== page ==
This year I participated in the Hacktoberfest challenge presented by Digital Ocean. I had not done much open source contributing before, and Hacktoberfest presented a nice time-boxed opportunity to give it a shot.
Finding a project
I eventually came upon the django-konfera app: a team out of Bratislava was designing their own event organization application to manage their Django / Python meetup groups. I worked with Django at Syndio, and figured I could lend a hand while refreshing myself on some Django concepts.
I wound up fixing an issue to add validation logic when saving a ticket with a discount code and adding some updates to their readme to improve developer setup documentation based on my experience setting up the app as a new contributor.
What worked well
Honestly I thought the Konfera team did a great job setting up contributors for success.
They had a Gitter channel set up for the project that was always active whenever I checked in (although most conversation was in Slovak). I had a DM conversation (in English) with one of the project’s primary maintainers, Richard Kellner, where I asked a few questions about the bug I had signed up to squash before getting started.
The team had set up a CONTRIBUTING.md with detailed instructions about how to get started, and had set up Travis jobs both for running tests and for linting code that would run on each branch. They even had the github Travis feedback plugin enabled, so developers could see when the build broke and get a link directly to the builds. If you’re preparing your project for open source contributions, I think setting up automated linting that runs on build is a great way to ensure new developers adhere to your organization’s style rules. Automated testing, along with good test coverage, is also a great way to make new developers feel comfortable to work in the code base without the fear that they’re breaking a feature somewhere else.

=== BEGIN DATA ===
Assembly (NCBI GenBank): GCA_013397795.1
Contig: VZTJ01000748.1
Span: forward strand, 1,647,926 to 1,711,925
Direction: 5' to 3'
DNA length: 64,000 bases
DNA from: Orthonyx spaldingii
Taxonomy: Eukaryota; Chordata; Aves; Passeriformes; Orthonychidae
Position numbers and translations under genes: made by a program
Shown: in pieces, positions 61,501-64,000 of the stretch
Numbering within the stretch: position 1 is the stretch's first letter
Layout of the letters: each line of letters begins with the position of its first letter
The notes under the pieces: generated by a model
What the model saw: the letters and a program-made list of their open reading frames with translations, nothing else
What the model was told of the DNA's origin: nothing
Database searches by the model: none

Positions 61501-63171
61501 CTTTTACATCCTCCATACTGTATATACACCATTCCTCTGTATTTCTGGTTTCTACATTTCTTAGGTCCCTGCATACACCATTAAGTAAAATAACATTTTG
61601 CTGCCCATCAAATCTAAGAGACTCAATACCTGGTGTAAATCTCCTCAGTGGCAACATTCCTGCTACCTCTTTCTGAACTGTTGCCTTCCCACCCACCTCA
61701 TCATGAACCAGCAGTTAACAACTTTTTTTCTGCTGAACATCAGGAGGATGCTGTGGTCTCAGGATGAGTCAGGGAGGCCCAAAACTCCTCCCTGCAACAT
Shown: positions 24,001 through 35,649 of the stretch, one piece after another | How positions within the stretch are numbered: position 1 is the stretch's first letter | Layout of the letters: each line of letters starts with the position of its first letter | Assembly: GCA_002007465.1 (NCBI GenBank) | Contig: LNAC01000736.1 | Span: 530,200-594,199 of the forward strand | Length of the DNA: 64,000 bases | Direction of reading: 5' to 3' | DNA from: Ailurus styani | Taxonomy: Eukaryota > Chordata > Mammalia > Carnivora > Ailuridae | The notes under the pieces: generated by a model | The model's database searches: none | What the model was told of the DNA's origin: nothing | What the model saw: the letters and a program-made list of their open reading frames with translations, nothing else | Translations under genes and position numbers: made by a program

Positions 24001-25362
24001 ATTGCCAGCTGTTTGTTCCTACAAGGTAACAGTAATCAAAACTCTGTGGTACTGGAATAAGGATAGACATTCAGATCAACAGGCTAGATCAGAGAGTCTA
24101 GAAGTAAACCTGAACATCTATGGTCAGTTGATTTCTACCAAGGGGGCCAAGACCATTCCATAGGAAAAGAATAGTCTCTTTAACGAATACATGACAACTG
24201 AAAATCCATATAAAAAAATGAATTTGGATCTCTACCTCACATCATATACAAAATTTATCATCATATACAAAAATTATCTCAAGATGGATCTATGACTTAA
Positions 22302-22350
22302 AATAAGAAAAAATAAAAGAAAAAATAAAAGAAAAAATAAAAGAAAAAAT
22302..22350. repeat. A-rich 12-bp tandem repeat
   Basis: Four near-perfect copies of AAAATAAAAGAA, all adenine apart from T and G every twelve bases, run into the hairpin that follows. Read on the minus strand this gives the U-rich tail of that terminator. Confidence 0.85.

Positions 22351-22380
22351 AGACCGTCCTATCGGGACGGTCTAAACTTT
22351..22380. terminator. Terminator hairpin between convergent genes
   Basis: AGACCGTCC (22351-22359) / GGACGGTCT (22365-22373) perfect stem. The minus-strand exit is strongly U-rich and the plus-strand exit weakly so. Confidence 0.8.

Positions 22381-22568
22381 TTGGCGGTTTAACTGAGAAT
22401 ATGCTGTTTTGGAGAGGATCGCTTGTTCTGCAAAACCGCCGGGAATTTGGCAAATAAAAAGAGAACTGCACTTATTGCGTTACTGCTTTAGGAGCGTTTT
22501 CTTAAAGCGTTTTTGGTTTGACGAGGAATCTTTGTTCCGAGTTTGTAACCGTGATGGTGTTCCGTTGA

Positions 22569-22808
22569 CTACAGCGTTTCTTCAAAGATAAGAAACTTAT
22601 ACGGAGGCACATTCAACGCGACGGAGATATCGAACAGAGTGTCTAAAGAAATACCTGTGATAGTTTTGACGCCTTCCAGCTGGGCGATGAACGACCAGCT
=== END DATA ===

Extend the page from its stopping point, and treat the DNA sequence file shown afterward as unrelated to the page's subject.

Django-Konfera also had detailed UML diagrams included in their repository, which documented their object models and how they interacted. I found this to be the most helpful aspect of the developer setup: by looking at this diagram I could instantly see where I needed to make my changes.
After proposing my changes, I received feedback from one of the other project maintainers, Zoltan. My PR was merged less than 24 hours after I opened it. I think this is another thing the Konfera team did well: having active project maintainers is a great way to reduce code review cycle time and get changes merged!
What Did I learn
Since I wasn’t given write access to the Konfera repository directly, I needed to fork the app and branch from there in order to propose changes. This was a new process for me, as I have usually been given write access to repositories to which I have contributed in the past.
I also learned how to fetch and merge changes from the upstream repository into my fork. From a branch:
You could also just merge upstream/master’s changes in to your fork’s master, then rebase on to your master branch instead of upstream.
Would I do it again?
Heck yeah! I had a great experience working with the Django-Konfera team. Even with a 9 hour time difference, the feedback came very quickly and my PR was merged within 24 hours of opening. Richard and Zoltan both said they were very appreciative of my contributions.
That’s what’s so cool about the open source community: some rando from of the internet can stumble upon a repository, propose changes, and make a project incrementally better from thousands of miles away. It’s like digital good Samaritan-ism / volunteerism, and it feels great.
I’ll definitely try to work open source in to my goals for the rest of the year and in to 2017. Digital Ocean is sending me a Hacktoberfest 2016 t-shirt in the mail in a few weeks for participating. I’ll try to remember to post a picture back here when I get it.